January 2010

As you look over your site this winter, consider all aspects of the micro-climates you have in your garden. How much direct sunlight will strike the soil and warm it in March? Hint: the direct sunlight is the same as it receives in late September. This amount of solar heat in spring may be enough for your lettuce to germinate a couple weeks earlier than if it is in shade. If your garden is on a slope, the cold air will travel down to the lower areas, delaying the growth of your early plantings. Could a retaining wall collect the cool air and perhaps direct away from your tender plants? Even a trellis or an artistic sculpture can give protection to a tender perennial, when placed in the right spot.
Besides tracking sunlight and cold air, think about the winter rains. How well does your soil drain? Is it too soggy wet in the spring? Is water pooling anywhere? Can you direct that surface water into a rain garden?
If cold, wet soil is a problem for your early gardening efforts, build up some raised beds. This would allow the soil to warm sooner and be dryer for earlier spring planting. Some people build up their beds by constructing wooden or brick frames. Others just mound the soil by shoveling the soil from the path areas into the planting areas to create your beds. If the garden area is new, the added “top soil” from the paths will allow for a deeper root zone. Make your beds flat on top and narrow enough (maybe 3 feet across) to easily plant/harvest/weed them without stepping into them. This allows the soil to stay loose because your feet won’t compact the soil.
In a raised bed, plants can be spaced more compactly than the row cropping you see in a field. Soil amendments and manures can be added to just the raised bed area, rather than covering the whole garden. You will be surprised at how much sooner the soil temperatures increase in raised beds. In addition, these beds can be covered by low tunnels of plastic or other types of cloches to really extend the growing season. There are many cloche designs using wire or plastic hoops that support a simple clear plastic, acting then like a “mini greenhouse”. I’ve used recycled glass windows formed into an A frame and tied to supporting stakes. Lots of useful items can be collected for free and used to enhance the heat in a small garden.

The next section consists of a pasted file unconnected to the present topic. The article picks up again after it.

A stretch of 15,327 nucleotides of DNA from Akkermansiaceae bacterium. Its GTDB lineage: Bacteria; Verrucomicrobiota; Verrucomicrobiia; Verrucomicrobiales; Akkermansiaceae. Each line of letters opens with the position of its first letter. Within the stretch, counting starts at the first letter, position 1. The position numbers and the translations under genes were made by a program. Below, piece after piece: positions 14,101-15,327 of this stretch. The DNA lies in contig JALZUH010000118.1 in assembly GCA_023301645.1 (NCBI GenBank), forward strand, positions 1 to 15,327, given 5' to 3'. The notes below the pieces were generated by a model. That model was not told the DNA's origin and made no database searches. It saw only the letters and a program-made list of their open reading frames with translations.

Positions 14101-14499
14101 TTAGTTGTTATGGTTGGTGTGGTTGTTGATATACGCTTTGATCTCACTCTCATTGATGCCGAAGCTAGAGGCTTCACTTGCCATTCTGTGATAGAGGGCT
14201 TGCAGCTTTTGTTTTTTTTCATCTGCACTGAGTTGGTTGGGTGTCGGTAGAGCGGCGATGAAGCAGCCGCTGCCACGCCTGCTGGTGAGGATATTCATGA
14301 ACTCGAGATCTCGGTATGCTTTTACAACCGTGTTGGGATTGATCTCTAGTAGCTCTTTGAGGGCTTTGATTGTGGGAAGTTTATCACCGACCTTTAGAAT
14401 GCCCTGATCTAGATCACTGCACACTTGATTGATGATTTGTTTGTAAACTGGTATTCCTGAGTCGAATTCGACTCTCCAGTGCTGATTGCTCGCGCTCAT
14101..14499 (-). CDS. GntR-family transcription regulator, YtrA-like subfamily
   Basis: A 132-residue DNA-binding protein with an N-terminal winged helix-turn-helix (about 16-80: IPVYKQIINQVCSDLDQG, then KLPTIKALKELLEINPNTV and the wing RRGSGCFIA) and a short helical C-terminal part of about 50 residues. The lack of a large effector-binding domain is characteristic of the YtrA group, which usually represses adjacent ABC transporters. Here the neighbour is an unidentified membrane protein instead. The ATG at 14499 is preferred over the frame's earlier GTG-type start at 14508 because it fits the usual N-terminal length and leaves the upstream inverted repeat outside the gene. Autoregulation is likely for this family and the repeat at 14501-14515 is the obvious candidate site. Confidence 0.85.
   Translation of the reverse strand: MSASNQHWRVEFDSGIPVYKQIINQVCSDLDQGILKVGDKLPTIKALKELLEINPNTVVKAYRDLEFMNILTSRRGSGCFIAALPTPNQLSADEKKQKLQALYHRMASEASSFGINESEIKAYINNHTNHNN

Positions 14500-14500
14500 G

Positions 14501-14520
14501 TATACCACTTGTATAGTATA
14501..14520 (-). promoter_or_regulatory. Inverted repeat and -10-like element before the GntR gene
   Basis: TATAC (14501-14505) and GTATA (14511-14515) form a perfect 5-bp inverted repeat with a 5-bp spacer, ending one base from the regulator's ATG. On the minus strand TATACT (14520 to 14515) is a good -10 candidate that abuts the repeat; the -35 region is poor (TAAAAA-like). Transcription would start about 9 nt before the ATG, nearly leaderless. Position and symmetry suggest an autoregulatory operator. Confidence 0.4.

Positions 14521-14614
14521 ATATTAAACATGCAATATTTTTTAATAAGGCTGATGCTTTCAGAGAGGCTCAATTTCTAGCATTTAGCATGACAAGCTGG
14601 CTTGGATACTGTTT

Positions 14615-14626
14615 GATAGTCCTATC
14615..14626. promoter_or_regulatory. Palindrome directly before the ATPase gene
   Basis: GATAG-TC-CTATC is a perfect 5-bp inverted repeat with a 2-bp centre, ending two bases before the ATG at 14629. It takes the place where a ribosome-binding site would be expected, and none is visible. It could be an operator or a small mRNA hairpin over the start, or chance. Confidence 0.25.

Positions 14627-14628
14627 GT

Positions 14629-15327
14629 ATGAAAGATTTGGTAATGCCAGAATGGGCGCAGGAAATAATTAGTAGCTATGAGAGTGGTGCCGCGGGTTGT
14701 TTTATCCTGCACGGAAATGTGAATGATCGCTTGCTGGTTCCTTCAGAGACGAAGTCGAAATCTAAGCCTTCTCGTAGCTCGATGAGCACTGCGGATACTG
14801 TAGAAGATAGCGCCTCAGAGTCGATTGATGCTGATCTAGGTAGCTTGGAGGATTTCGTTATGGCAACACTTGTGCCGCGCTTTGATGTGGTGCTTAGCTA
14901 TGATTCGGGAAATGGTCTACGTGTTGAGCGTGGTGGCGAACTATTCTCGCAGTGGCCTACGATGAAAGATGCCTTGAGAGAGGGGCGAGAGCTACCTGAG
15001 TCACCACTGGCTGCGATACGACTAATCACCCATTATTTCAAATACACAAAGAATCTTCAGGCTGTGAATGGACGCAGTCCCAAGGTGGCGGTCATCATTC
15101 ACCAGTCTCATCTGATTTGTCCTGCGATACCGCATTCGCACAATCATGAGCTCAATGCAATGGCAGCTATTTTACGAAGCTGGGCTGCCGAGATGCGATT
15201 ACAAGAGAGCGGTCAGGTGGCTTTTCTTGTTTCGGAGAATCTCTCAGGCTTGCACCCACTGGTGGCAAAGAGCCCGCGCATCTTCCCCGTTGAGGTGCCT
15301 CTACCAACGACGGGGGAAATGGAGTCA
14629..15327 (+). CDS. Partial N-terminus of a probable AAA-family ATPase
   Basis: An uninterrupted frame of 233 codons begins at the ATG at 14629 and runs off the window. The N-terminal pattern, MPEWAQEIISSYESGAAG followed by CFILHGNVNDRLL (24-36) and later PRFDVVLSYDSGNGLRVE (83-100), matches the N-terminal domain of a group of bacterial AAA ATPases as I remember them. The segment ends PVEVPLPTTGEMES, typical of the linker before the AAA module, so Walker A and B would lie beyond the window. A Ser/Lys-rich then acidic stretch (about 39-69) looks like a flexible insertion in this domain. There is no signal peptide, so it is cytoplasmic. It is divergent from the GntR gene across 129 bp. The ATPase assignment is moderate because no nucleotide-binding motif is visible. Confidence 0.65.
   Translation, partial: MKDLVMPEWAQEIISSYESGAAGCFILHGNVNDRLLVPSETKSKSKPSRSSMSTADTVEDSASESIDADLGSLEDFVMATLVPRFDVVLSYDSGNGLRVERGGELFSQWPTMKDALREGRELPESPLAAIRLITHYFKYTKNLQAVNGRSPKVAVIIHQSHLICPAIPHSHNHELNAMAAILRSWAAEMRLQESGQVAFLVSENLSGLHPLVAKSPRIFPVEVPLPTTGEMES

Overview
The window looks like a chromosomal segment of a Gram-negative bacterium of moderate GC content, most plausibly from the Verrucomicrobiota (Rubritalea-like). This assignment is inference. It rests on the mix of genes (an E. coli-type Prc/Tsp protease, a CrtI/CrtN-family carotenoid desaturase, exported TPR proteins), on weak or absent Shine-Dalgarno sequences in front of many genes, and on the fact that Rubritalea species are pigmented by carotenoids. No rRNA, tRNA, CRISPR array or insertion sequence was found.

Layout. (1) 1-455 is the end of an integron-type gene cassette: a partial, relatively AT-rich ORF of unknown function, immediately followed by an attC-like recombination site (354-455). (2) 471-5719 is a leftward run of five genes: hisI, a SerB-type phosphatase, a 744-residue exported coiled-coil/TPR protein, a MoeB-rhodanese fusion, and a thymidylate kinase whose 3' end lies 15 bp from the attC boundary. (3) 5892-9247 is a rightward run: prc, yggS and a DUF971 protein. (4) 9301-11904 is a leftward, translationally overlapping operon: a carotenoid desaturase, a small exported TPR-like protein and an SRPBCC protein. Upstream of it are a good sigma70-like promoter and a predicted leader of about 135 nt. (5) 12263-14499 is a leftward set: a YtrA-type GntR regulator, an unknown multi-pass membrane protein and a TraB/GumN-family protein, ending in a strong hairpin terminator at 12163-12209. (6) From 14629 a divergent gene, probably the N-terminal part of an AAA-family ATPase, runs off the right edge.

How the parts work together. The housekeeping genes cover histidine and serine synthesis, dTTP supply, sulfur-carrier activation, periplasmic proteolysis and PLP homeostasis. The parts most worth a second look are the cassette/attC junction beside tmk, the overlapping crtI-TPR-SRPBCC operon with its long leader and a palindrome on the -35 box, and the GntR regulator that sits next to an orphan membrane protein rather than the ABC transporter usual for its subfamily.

While studying seed catalogues this month, pick out your Allium seeds first. Onions and shallots are easy to grow in our climate, if you start the seeds indoors in January or early February. We usually select sweet onions (like Walla Walla), storage onions (like Copra), Shallots (like Ambition), red onions (like Mars) and then some sort of cipollini or Italian type. Seed thickly in clean 4 inch plastic pots, using a sterile seed mix. I may sow as many as 40 seeds in each pot. They germinate pretty quickly at 60 degrees on a heat mat. Give plenty of light and keep moist. At about 6-8 weeks as the little green shoots are starting to tip over and tangle (3-4 inches tall), harden off the pots in a cloche or unheated greenhouse.
Prepare your onion beds with lots of manure and additional bone meal if you have it. The soil should be light and as well drained as possible. Then when warmer weather is predicted (40 degrees at least), carefully plant out the little green thread like onion starts. Tip out the pots and begin to separate the onions, using care not to tear off all the roots. I have been impressed at how few roots they can have and still begin to grow in March. The basil disc where the roots grow from is the important part to plant. I plant them just a few inches apart and then in April, begin thinning out the green onions to serve in salads and cook as spring onions. I use my hori hori knife to carefully remove the young onions as they begin to crowd each other. By June, the onions should be at least 5 inches apart as they grow to full size for August harvesting. If the leaves have slight yellowish tinge in the spring, give them an application of a liquid fish emulsion fertilizer diluted with water. If they aren’t dark green by mid May, give them another application. We plan our harvest to have enough onions/shallots to store and last the whole winter, storing them in a cool, dry, dark shed or closet.

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